A vulture is spreading its wings as it is released back into the wild in the southern Negev Desert near Kibbutz Sde Boker earlier this week.
The Israeli nature and park authority recently trapped 96 vultures and released them after the birds had undergone examination and each received a ring and number.
According to Birding Israel, the Griffon Vulture was once very common in Israel, up to the middle of the 20th century: more than 1,000 pairs bred on cliffs in most areas of the country, including the Carmel and Judean hills. The population today is about 5% its former size. Breeding pairs have survived in the Judean desert, the central Negev, the eastern Galilee and the Golan Heights. It suffers from food shortage in the south and from disturbances and low breeding success all over the country.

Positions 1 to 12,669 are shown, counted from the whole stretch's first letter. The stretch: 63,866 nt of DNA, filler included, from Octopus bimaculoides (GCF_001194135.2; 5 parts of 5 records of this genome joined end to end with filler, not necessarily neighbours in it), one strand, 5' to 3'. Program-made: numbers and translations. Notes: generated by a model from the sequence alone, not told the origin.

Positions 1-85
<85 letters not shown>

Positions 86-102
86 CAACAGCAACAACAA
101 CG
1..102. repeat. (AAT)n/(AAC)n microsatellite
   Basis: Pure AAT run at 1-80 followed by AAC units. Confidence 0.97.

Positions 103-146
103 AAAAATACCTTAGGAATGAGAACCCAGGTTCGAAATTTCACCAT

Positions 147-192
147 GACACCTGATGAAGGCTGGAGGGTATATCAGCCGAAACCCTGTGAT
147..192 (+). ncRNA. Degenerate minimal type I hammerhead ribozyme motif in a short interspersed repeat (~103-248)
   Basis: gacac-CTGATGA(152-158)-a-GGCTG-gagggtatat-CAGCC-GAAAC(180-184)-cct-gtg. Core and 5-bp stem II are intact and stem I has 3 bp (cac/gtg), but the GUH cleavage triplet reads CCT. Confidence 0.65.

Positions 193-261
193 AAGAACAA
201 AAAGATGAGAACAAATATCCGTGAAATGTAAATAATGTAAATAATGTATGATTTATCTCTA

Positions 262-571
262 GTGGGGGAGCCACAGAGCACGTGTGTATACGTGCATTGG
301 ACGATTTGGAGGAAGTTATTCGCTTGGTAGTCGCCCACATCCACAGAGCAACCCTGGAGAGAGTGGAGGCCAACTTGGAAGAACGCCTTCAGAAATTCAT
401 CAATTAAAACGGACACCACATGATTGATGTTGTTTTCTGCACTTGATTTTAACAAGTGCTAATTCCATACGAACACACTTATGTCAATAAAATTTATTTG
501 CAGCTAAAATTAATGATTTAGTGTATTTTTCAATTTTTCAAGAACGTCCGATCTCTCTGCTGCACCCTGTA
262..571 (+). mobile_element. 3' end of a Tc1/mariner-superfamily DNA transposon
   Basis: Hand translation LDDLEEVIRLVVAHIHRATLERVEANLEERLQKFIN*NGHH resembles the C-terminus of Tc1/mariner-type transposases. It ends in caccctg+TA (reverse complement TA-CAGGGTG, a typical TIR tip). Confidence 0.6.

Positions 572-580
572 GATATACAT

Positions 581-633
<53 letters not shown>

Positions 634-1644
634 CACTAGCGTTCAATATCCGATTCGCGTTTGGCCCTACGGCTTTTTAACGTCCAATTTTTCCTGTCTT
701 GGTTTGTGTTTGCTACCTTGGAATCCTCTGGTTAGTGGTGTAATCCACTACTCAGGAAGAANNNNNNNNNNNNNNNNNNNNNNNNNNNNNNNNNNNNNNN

The species is on the verge of extinction in Israel.